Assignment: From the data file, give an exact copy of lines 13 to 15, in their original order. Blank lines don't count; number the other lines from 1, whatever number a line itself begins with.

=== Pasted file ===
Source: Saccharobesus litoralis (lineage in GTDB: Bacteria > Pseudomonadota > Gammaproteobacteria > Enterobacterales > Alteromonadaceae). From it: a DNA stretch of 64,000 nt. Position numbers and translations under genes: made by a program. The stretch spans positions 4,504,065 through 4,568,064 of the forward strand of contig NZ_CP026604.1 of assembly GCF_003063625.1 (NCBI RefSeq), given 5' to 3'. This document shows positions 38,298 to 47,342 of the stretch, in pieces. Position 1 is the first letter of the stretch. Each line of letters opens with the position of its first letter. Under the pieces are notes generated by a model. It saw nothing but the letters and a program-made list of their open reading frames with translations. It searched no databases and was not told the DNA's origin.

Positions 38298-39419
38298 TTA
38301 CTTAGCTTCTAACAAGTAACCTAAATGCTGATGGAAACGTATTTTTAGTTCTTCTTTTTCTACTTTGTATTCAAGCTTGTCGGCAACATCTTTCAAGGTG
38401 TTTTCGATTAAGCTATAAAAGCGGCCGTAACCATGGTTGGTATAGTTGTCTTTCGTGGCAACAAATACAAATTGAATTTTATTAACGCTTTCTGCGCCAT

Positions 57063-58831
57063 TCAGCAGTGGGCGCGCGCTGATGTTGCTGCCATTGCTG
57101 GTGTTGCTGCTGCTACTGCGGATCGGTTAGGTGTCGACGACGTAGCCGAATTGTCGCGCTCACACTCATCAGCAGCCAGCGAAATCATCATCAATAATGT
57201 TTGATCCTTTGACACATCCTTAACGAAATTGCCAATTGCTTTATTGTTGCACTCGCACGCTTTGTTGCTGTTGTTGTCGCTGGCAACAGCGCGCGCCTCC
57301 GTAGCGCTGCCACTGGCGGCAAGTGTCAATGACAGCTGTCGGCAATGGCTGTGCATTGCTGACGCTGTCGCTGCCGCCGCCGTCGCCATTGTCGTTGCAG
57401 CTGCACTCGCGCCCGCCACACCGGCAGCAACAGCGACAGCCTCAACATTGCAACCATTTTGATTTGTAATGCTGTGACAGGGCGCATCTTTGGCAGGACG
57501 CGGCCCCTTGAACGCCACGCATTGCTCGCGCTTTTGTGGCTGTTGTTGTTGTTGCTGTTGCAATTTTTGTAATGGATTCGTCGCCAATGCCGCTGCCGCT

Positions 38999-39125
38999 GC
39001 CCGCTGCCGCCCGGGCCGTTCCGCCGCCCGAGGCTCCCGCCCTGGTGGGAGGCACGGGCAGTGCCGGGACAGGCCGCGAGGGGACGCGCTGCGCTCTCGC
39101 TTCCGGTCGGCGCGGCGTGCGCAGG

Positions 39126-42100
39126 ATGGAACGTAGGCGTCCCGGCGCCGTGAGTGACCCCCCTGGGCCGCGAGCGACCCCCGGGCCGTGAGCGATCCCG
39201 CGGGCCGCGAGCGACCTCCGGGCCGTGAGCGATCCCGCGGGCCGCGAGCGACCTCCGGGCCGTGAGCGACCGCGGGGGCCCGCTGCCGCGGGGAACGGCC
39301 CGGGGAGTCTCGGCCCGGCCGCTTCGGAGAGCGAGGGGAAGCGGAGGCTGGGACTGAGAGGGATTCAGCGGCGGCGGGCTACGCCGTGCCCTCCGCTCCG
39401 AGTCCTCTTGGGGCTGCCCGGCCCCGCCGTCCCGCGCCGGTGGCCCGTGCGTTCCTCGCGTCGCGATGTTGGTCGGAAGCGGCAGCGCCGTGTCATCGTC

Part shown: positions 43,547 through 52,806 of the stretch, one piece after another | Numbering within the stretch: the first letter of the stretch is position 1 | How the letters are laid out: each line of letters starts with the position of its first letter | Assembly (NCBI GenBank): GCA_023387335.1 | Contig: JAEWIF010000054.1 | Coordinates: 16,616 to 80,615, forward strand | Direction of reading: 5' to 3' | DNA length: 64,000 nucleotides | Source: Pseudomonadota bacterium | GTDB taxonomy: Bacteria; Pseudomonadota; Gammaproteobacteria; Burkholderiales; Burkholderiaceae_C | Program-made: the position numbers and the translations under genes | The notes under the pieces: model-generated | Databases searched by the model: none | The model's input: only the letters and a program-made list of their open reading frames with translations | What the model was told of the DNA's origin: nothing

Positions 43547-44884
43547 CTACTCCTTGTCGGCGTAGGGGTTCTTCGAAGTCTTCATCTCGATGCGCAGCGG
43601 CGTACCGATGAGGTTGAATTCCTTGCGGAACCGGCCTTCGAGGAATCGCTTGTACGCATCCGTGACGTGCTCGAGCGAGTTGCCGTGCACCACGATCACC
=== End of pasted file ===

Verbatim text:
Positions 38999-39125
38999 GC
39001 CCGCTGCCGCCCGGGCCGTTCCGCCGCCCGAGGCTCCCGCCCTGGTGGGAGGCACGGGCAGTGCCGGGACAGGCCGCGAGGGGACGCGCTGCGCTCTCGC